Irwin Mitchell Special Educational Needs Solicitors helped a school avoid a costly legal claim after a pupil’s mother accused the school of discrimination.
The pupil, known as T for legal reasons, was 14 at the time of the claim and had a diagnosis of autism and ADHD. Before T started at the school in September 2015, the Local Authority needed to issue a statement that outlined his special educational needs. The Local Authority failed to do this in time.
When the Local Authority did finally issue the statement, it missed out a lot of information. It didn’t say how much one-on-one time T needed, and what training level staff assigned to him would need.
On 23 September, T physically attacked a member of staff at the school, resulting in exclusion on a fixed term basis. Before this, there were already 12 separate behavioural incidents involving T at his new school.
The school set up a meeting with an educational psychologist to discuss new strategies for dealing with T’s challenging behaviour.
Despite changes made by the school, T continued to assault members of staff and other pupils, and was excluded again on two more occasions. The school arranged an emergency review after the last incident. An educational psychologist, T’s ADHD nurse, his mother, and a special needs representative from the Local Authority attended the meeting.
At this meeting, everyone agreed that the current school was not a good environment for T. They decided that the Local Authority would find a better school for him. In the meantime he would receive private tuition arranged by the current school.
T’s private tuition was for 11 hours a week and would only be a temporary arrangement. The Local Authority was supposed to issue a statement to name an alternative school for T. If they couldn’t find another school, they would create a bespoke package of education for him until they could find one. Unfortunately, the Local Authority failed to do either of these things, and T’s temporary private tuition actually lasted for over six months.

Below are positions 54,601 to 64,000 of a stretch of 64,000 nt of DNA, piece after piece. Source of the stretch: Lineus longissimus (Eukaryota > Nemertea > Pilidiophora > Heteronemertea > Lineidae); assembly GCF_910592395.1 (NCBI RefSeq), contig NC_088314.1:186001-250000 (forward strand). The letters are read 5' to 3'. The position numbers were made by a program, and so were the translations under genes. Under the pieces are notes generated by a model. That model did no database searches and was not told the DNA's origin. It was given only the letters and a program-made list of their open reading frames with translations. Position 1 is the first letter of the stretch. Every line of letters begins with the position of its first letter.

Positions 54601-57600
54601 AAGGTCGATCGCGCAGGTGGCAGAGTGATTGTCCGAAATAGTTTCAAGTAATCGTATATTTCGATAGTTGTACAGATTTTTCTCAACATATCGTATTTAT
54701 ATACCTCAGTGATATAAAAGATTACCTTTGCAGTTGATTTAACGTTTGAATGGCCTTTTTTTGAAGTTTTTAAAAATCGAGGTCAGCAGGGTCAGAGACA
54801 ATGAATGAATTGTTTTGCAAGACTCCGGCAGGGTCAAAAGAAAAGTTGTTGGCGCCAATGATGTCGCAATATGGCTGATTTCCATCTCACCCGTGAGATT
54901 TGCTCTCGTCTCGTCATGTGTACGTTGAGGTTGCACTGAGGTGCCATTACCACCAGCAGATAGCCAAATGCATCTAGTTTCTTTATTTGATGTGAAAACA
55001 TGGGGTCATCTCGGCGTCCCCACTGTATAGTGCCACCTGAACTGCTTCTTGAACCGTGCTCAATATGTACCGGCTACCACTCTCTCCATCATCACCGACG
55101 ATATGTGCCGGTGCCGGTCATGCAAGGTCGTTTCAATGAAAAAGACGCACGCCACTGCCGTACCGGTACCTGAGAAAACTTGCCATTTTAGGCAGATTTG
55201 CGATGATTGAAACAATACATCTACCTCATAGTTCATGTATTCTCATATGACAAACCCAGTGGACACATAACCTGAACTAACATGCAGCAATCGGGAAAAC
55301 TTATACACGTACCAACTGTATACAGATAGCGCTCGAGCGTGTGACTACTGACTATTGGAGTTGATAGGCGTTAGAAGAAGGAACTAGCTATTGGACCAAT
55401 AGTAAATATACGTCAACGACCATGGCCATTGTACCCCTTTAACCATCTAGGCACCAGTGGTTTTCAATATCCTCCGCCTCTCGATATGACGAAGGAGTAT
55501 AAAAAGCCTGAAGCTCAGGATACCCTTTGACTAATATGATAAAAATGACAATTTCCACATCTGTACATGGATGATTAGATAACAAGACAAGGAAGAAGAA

During this time, the school wrote to the Local Authority twice, expressing concern about T’s part-time education which they said wasn’t sustainable. With no movement on the situation, the school found placement for T at a local wellbeing centre. Eventually, the Local Authority also found a private education provider that T could attend. He started both these placements in September 2016.
In December 2018, T’s mother made a claim against the school. She claimed her son was a victim of discrimination because of his disabilities.
The school contacted our public law and education solicitors to help them with the claim. After reviewing the claim, we found that the Local Authority was actually responsible for T’s poor education package, not the school. They were the responsible statutory body for providing T’s education and they did not act until September 2016 – despite persistent queries from the school.
The claim was also out of time. The school was no longer involved in T’s care or education from December 2017. The claim was not started until a year after that, making it invalid.
Education solicitor James Betts said: "The school in this case did everything they could to provide support and education for a challenging pupil. There is real prejudice in the school having to apply its scarce public resources to addressing a claim that was the fault of another body entirely – in this case, the Local Authority who failed to take action until the pupil had already been let down by the system. I am pleased that the claim did not progress any further and that both T and the school have been able to move on from this".
If you work in education and feel you have been let down by a public body, our education lawyers may be able to help. You can find full service information, as well as how to start a claim, on our website.
Or, if you or someone you know lives with Special Educational Needs and needs help challenging a decision, our SEN solicitors can help. Visit our Special Educational Needs page for more information.
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